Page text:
The provincial NDP leader is pleading with the newly re-elected Ontario premier to call for change to the wine industry.
Adrian Dix and NDP agriculture critic Lana Popham sent a letter to Ontario Premier Dalton McGuinty asking for support to show the shelf life of the law that does not allow out-of-province consumers to receive direct shipments of wine in limited quantities has expired.
Recently, Okanagan Coquihalla MP Dan Albas introduced a private member’s bill (Bill C-311) to allow personal exemption from the 1928 law under the importation of intoxicating liquors act. Dix said this builds on the work done by Kelowna Lake County MP Ron Cannan on the same issue.
“We are advocating for an industry that employs a lot of people, that has a huge value and is a cultural symbol here in the Okanagan and a lot of other regions as well,” said Dix, who was in the South Okanagan on Tuesday.
Dix said on Tuesday that if Ontario would jump on board to support personal exemption, everything would fall into place for the law to change. He points a finger of partial blame at the Ontario Liquor Board.
“There seems to be a misplaced apprehension on the part of the Ontario Liquor Board that allowing consumers to make limited online orders will have a negative impact on the province’s revenue,” he said.
In his letter to the Ontario provincial government, Dix said both B.C. and Ontario small vineyards produce only a few thousand bottles annually. Based on information gleaned from the sales of wine from Canada to the U.S. — which does not break any laws — Dix said at most the Ontario Liquor Board could experience a one to two per cent drop in revenue. He added the loss would be more than offset by gains in agriculture and tourism.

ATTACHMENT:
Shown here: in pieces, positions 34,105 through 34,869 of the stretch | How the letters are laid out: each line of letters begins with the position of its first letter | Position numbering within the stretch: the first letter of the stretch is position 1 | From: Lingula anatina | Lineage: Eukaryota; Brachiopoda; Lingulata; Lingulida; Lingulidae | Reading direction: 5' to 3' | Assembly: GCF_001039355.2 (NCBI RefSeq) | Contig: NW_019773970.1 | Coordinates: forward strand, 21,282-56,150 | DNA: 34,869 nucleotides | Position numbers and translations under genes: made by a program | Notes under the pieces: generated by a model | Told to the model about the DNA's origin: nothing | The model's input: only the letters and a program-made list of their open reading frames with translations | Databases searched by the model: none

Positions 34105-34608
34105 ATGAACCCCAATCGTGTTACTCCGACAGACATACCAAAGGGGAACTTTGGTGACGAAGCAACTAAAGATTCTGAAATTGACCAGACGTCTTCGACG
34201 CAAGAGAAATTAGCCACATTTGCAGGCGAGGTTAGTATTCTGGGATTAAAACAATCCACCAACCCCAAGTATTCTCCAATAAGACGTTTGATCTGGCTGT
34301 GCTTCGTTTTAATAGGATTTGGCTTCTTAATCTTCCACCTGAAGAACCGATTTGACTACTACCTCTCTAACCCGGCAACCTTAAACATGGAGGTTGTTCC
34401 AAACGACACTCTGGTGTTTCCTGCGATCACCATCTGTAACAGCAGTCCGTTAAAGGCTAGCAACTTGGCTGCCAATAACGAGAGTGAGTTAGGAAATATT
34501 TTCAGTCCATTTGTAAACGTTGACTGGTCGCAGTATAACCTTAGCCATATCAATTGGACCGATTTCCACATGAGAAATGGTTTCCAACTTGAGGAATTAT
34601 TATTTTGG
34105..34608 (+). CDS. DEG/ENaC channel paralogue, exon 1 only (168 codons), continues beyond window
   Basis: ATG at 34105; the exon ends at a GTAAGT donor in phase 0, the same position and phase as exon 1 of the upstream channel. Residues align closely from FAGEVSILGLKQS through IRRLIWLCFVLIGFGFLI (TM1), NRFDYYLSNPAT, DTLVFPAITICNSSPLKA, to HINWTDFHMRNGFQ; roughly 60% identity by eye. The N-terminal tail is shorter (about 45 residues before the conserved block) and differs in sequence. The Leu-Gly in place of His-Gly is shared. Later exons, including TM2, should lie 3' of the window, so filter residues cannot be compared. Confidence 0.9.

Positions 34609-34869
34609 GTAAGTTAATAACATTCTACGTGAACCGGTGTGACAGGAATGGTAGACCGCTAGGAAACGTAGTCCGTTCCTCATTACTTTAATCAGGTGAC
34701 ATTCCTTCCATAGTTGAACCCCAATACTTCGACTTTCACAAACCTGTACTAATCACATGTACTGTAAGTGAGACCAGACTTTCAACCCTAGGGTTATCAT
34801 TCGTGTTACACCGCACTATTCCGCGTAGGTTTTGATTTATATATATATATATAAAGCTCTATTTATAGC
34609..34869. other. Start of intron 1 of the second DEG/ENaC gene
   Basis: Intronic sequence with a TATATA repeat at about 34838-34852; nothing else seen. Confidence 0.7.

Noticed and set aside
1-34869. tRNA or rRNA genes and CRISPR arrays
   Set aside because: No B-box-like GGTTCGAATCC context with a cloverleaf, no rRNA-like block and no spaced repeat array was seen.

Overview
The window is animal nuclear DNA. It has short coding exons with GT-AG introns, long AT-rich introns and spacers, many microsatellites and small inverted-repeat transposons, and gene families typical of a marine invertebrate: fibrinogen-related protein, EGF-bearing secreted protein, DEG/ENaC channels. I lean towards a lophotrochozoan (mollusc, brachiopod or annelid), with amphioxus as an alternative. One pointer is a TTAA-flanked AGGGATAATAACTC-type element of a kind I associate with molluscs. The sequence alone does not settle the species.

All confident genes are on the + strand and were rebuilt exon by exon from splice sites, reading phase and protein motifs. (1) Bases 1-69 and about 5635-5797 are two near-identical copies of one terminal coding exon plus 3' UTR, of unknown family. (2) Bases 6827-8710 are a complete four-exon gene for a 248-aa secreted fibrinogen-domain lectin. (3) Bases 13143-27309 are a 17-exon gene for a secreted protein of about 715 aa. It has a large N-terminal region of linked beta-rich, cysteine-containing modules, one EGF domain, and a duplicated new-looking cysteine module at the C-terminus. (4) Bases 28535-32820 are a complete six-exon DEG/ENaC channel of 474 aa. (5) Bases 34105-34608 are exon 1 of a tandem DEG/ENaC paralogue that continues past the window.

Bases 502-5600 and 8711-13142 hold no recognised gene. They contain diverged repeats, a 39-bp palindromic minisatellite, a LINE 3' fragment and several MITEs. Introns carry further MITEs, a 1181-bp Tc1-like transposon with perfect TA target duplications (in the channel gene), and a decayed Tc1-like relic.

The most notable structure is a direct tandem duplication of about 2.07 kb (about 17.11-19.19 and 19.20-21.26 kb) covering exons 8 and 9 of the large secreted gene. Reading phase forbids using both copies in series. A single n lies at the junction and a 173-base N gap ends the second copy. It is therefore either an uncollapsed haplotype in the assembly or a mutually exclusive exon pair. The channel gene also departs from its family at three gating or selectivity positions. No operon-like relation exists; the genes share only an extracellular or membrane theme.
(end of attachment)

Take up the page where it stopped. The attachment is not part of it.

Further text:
Dix said wine industries in both provinces attract an increasing number of visitors and attention from wine experts who have a national and international audience that could benefit from online sales. The Ontario Liquor Board recently relaxed regulations so Ontario residents could return with a case of B.C. vintage, however, the new rule does not remove restrictions on direct to consumer shipments of wine intended for personal enjoyment.
“I think we need to, across the country, say those kind of barriers are really antiquated. It’s all right for the big guys because they can get their product to market and they do — you see it in the liquor stores across the country — but for small wineries this is a huge possibility for them to expand their market,” said Dix.
Albas previously told the Western News that through his research he found that no one has ever been charged or fined under the importation of intoxicating liquors act. Those interested in seeing the bill’s progress can visit a Facebook site devoted to the cause by searching “End wine prohibition in Canada,” where they can sign a letter to be sent to their local MP.